As with most products, the N5200 Pro comes in a box, in which a layer of protective foam is found. Nothing special here. The box itself is close to identical on all sides, a picture of the device is shown with some keyword specifications to attract potential buyers.
Apart from the N5200 Pro there are several accessories in the box. Namely a driver CD, backup application CD, power cable, network cable, keys, USB cable, some screws and a manual.
The items are quite self explanatory. There is no power adapter because there is a PSU built into the unit. The network cable is made by Belkin, so it seems they didn't cheap out on parts.
Given most people in the IT industry don't read manuals there still is a manual included. The manual covers basic setup and doesn't go into many details. Once you can connect to the device the interface explains the options. Hence there is little need for a 1000 page hard covered book that explains everything in detail. Besides, NAS devices like these are meant to be easy to use so we wouldn't even want a book like that. It would just scare you away.
The N5200 Pro itself has five hotswap-bays for the harddrives. These can't be missed when looking at the unit. The caddies are locked in place using keys. This prevents you from removing a drive by accident (kids, "funny" friends/family, etc).
Below the bays there is a reasonably sized display with controls, various LEDs, a power and reset button and a USB port.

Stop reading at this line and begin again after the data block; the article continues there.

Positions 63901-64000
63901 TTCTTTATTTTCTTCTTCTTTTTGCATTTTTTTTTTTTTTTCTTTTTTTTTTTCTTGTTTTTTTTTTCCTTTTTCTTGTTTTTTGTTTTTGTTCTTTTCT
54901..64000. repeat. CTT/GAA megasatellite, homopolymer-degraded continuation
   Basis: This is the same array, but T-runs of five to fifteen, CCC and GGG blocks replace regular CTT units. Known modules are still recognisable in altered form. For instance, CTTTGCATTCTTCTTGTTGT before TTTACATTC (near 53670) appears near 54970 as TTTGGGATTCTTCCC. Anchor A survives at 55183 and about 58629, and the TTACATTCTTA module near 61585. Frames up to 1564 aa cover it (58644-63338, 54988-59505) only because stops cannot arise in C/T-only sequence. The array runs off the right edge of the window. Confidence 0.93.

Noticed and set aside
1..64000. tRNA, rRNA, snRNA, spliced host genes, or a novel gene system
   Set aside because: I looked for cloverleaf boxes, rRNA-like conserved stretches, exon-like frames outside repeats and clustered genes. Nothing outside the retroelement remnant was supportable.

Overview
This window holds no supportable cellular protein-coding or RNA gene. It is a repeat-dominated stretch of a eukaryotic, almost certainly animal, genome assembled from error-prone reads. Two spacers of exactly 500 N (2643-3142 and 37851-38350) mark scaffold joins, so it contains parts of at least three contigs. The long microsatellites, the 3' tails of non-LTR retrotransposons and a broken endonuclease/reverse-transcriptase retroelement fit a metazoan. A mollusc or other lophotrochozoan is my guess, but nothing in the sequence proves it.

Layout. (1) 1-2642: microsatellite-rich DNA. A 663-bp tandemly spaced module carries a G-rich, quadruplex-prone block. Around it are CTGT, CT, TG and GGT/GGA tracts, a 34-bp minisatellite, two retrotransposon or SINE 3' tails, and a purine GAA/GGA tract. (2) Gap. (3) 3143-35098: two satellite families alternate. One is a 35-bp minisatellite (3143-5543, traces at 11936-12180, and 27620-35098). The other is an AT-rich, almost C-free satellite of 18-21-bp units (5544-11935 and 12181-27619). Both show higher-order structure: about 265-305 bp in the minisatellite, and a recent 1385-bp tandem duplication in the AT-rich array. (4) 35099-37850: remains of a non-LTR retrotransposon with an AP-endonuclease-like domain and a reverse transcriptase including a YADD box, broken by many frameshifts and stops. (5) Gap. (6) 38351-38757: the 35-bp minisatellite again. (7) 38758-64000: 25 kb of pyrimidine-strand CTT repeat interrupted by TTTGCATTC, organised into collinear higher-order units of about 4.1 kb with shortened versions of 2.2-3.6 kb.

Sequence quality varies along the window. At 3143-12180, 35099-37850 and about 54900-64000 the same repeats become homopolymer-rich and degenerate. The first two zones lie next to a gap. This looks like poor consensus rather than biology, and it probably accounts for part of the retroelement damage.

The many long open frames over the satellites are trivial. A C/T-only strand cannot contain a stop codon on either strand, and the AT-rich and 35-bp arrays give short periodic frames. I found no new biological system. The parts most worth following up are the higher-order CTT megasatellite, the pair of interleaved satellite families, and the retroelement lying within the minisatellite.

The back of the unit contains all connectors and an exhaust fan. Two USB ports (Type A, host), an eSATA port, USB port (type B), power connector, two RJ-45 (network) connectors and a serial port.
Having agreed not to break the unit and only use it for review purposes I can't just break everything open. Then again thumbscrews basically invite me to open the N5200 Pro up.
The unit is closed with three thumbscrews, once those are removed everything comes loose.
Everything we've seen on the outside instantly becomes naked. The fan is the first thing you see, which is just a basic fan with a 3-pin connector which means there is some control over it. The rest of the back shows the connectors which are soldered onto some PCB. Obviously we want to see what this PCB is.
The N5200 Pro basically consists of a big PCB, which when you look at it is a complete PC on a motherboard. Being x86 based many chips on it look familiar.
The motherboard contains various jumpers, which according to the internet control settings like FSB. The firmware is loaded onto a piece of flash memory, which I removed to show that it uses a small IDE connector.
The flash module holds a single chip on a small PCB which connects to the IDE port on the motherboard. I think it's safe to guess that it uses compact flash. The N5200 Pro uses standard DDR RAM, although Thecus warns about it not being user serviceable due to compatibility issues and the likes, I'm pretty sure there won't be much problems replacing it, seeing how all parts are standard PC parts.
The CPU, as advertised, is a Celeron M at 1.5 GHz, and it's actually not soldered onto the motherboard but has a real socket. So yes, it could be replaced. Unfortunately the chipset is too old to support a Core 2 Duo processor. Still, the hardware is very modular and uses many common parts. Looking at just the hardware I'd say the average techie could have a lot of fun with this.